More than 350 elementary and middle school students, who are enrolled in the district’s WIN Academy, had a graduation of sorts from the Tech-E program, a year-long interactive computer programming session at the University of Texas at El Paso.
Each child received a certificate and congratulations from SISD Superintendent Dr. José Espinoza and UTEP officials, who partnered with Team SISD to provide the innovative the Science, Technology, Engineering, Arts and Math classes.
The Tech-E program began in the fall 2016 to demonstrate and create opportunities for Team SISD’s WIN students to develop skills in STEAM.
“It’s been incredible,” said Alisa Zapata Farmer, SISD’s Chief Academic Officer. “Not only does this teach students about technology and science, they get to see what it’s like to be on a university campus. They’ve learned about working together. They learned about creativity, teamwork and critical thinking. We are so thankful they are partnering with us.”
Tech-E has been such a success that next year two to three more schools will be added to the program, Farmer said. Socorro Middle School, Desert Wind School and Mission Ridge Elementary School students participated this year.
“We want to expose more students to the program,” she said. “It’s such an important aspect of learning for today’s student.”
The current cohort of students will continue the program and a new group will start next school year.
“It’s been very successful,” said Pedro Espinoza, an instructional technologist in UTEP’s academic technology department. “It grew from a small summer camp into this big program with the Socorro Independent School District. We are happy to have them here. We hope that in the future we can make this program grow even more.”
The WIN Academy, which stands for Work hard, have an “I can do it” attitude, and Never give up, is an award-winning SISD program designed to help vulnerable children succeed in school and close achievement gaps among students across the district.
With the Tech-E program, WIN students were exposed to a wide range of technologies so they will be better prepared for a career and/or future choices in STEAM fields with real-world, hands-on experience.
“Every field that is out there and even those coming that we don’t even know about in the next five to 10 years have technology, science, engineering, arts and math embedded in them in some way,” said Mike Pitcher, Tech-E coordinator and UTEP’s director of academic technologies.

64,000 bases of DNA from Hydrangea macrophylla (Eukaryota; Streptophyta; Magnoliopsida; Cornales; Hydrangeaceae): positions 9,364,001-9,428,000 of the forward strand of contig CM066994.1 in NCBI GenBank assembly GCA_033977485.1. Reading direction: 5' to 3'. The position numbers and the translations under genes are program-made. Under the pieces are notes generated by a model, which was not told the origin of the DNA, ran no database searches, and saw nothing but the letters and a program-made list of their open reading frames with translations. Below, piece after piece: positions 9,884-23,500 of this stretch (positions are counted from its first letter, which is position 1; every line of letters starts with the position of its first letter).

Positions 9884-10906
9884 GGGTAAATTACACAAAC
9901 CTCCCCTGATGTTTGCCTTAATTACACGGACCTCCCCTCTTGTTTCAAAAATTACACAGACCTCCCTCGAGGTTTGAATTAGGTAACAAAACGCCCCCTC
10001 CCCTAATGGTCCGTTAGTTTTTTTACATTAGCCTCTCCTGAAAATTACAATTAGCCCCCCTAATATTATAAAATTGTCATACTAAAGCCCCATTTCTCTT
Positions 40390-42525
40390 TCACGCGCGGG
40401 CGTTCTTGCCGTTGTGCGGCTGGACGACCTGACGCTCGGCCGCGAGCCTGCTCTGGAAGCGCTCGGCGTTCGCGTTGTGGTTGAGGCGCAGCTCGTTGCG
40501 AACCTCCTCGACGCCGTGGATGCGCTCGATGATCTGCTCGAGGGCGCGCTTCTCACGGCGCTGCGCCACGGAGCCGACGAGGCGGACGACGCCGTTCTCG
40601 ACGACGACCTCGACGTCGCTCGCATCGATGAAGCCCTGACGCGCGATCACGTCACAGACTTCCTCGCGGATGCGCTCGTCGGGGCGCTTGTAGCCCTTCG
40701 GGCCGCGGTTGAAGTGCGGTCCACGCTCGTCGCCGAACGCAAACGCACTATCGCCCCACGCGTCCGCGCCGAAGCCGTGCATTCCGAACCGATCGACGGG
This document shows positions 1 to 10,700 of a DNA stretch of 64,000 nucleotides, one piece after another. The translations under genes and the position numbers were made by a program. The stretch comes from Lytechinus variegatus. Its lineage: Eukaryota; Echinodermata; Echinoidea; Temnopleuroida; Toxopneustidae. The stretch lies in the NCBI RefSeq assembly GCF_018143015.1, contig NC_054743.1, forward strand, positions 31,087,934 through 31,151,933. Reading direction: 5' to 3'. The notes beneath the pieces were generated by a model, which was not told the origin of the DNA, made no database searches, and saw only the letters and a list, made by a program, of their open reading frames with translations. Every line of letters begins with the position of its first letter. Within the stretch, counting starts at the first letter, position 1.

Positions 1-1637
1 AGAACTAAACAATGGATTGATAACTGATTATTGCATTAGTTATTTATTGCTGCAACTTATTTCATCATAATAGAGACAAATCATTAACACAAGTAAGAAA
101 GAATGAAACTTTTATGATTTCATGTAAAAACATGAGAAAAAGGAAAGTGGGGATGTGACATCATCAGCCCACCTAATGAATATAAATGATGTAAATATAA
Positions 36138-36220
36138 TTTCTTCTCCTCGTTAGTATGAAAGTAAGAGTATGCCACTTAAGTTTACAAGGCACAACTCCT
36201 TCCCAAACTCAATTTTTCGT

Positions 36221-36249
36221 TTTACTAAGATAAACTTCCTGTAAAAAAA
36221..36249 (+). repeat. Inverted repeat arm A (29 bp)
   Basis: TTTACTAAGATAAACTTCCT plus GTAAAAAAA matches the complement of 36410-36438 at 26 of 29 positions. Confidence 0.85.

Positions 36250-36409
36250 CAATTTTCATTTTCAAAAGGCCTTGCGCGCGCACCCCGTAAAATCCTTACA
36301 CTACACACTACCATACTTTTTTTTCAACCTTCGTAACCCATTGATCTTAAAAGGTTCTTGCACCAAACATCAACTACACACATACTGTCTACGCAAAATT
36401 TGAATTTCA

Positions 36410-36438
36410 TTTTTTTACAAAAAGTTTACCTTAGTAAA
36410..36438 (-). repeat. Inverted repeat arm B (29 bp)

During the year-long program, students also learned about the importance of cyber security, how to use a 3-D printer and how to build, program and play games on a Raspberry Pi, a credit-card-sized computer that plugs into a keyboard and monitor.
On their last day, they participated in different activities and challenges that tested not only their science abilities, but their math as well.
“They were able to implement anything they have learned and benefitted from the program and take it to the next level,” said Irene Guerrero, a fifth-grade WIN Academy teacher at Mission Ridge. “They were able to complete different tasks and compete for points.”
Students have learned how to apply different skills in STEAM, but more importantly, they learned about teamwork.
“They know how to collaborate with one another and at the same time learn about STEAM along the way,” Pedro Espinoza said. “The program is conducted in a fun and engaging way.”
Guerrero believes Tech-E is an essential program that will have long-term benefits for students.
“The students love it. What they have learned here, they are able to not only apply to the classroom, but also to real world situations,” Guerrero said. “And it is getting them ready for college. Understanding what is it I like to do? Where am I at right now? Where do I see myself in the future?”
Fifth-grader Jesus Valenzuela likes relating what he has learned at UTEP to math class. He hopes to return to the program next school year.
“It’s absolutely awesome,” Valenzuela said. “It’s great because we have a myriad of advantages that other students don’t have. I wish other kids could have also had it.”